Other Drugs. Mirtazipine is a second-line treatment for depression in post-cardiac transplant patients and should be reserved for patients suffering from cachexia who may benefit from its appetite stimulating effects (5). Buproprion has no effect on serotonin reuptake and is a reasonable alternative for cardiac transplant patients suffering major depression who cannot tolerate SSRIs. However, because of its potential to lower the seizure threshold and increase the adverse effects of calcineurin inhibitors on the central nervous system, patients need to be assessed for immunosuppressant-associated neurotoxicity before starting buproprion (5). Nefazodone should be avoided in cardiac transplant patients with depression because of its 3A4 enzyme inhibition (5). Although up to 30% of transplant patients self-medicate with it, St John’s Wort (Hypericum perforatum) induces the 3A4 pathway and should be avoided (5,6).

Non-Pharmacologic Treatments Transplant patients may have unique issues, such as feeling profound guilt for the donor and/or other patients on the waiting list who did not survive (6). A course of interpersonal psychotherapy, coupled with SSRI therapy, is effective in treating depression in cardiac
transplant patients (8,9). Mindfulness-based stress reduction techniques have also been shown to decrease depressive symptoms and increase quality of life in solid-organ transplant patients, retaining benefits for at least 1 year (10). Electroconvulsive Therapy (ECT) is well known to be particularly effective in treating major depression refractory to pharmacologic treatment. Although few case reports exist on its use in heart transplant patients, the current evidence indicates that ECT is well tolerated and effective in this group (6).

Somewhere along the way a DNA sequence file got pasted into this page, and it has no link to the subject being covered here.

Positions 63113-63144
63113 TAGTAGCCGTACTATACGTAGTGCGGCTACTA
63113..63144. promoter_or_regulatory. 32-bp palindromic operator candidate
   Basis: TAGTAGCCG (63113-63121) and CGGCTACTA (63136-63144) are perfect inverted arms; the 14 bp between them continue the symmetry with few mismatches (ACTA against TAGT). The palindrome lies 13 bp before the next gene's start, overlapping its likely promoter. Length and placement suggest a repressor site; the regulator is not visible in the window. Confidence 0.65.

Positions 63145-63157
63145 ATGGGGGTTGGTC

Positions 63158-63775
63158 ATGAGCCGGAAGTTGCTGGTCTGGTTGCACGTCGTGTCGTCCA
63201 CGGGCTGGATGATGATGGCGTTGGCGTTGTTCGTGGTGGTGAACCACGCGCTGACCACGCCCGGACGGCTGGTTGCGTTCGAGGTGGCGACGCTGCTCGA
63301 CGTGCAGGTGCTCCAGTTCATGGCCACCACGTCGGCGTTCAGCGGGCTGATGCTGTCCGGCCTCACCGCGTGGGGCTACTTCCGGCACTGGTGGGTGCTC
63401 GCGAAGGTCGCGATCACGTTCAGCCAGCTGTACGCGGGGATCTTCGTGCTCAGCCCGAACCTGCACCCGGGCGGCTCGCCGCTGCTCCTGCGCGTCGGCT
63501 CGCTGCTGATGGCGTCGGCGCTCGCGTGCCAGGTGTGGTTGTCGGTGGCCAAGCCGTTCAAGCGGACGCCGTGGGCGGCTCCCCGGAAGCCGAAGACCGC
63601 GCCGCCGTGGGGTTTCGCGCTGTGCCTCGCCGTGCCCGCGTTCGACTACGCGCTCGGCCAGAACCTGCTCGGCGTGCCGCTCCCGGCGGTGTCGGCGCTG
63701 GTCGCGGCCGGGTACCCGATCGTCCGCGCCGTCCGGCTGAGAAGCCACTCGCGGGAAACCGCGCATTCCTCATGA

References
1. Dew MA, DiMartini A. Psychological disorders and distress after adult cardiothoracic transplantation. J Cardiovascular Nurs. 2005; 20(55): 551-6.
2. House RM, Thompson TL. Psychiatric aspects of organ transplantation. JAMA. 1988; 260(4): 535-9.
3. DiMartini A, Crone C, Fireman M, Dew MA. Psychiatric aspects of organ transplantation in critical care. Critical Care Clinics. 2008; 24(4): 949-81.
4. Heinrich TW, Marcangelo M. Psychiatric issues in solid organ transplantation. Harvard Rev Psychiatry. 2009; 17(6): 398-406.
5. Kim J, Phongsamran P, Park S. Use of anti-depressant drugs in transplant recipients. Progress in Transplantation. 2004; 14(2):98-104.
6. Paolo Fusar-Poli P, Picchioni M, Martinelli V, et al. Anti-depressive therapies after heart transplantation. J Heart Lung Transplant. 2006; 25(7):785-93.
7. Hesslinger B, Van de Loo A, et al. Depression and panic disorder after heart transplantation: treatment with sertraline. Pharmacopsychiatry. 2002; 35:31-32.
8. Miller M. Depression after cardiac transplant treated with interpersonal psychotherapy and paroxetine. Am J Psychotherapy. 2002; 56(4):555-561.
9. Shapiro PA. Nortryptyline treatment of depressed cardiac transplant patients. AmJ Psych. 1991; 148(3):371-3.
10. Gross CR, Kreitzer MJ,Thomas W, et al. Mindfulness-based stress reduction for solid organ transplant recipients: a randomized controlled trial. Alt Therapies Health Med. 2010; 16(5):30-8.

Conflicts of Interest Statement: The authors have no relevant conflicts of interest to disclose.

Authors’ Affiliation: University of Pittsburgh Medical Center, Pittsburgh, PA.

Fast Facts and Concepts are edited by Drew A Rosielle MD (University of Minnesota Medical School and Fairview Health Services) and Sean Marks MD (Medical College of Wisconsin), and are published by the End of Life/Palliative Education Resource Center at the Medical College of Wisconsin. For more information write to: rosielle@umn.edu. More information, as well as the complete set of Fast Facts, are available at EPERC: http://www.mcw.edu/eperc.

Copyright/Referencing Information: Users are free to download and distribute Fast Facts for non-commercial educational purposes only. Michaelsen K, Arnold R. Treating depression after cardiac transplantation. Fast Facts and Concepts. December 2013; 273. Available at: http://www.eperc.mcw.edu/fastfact/ff_273.htm.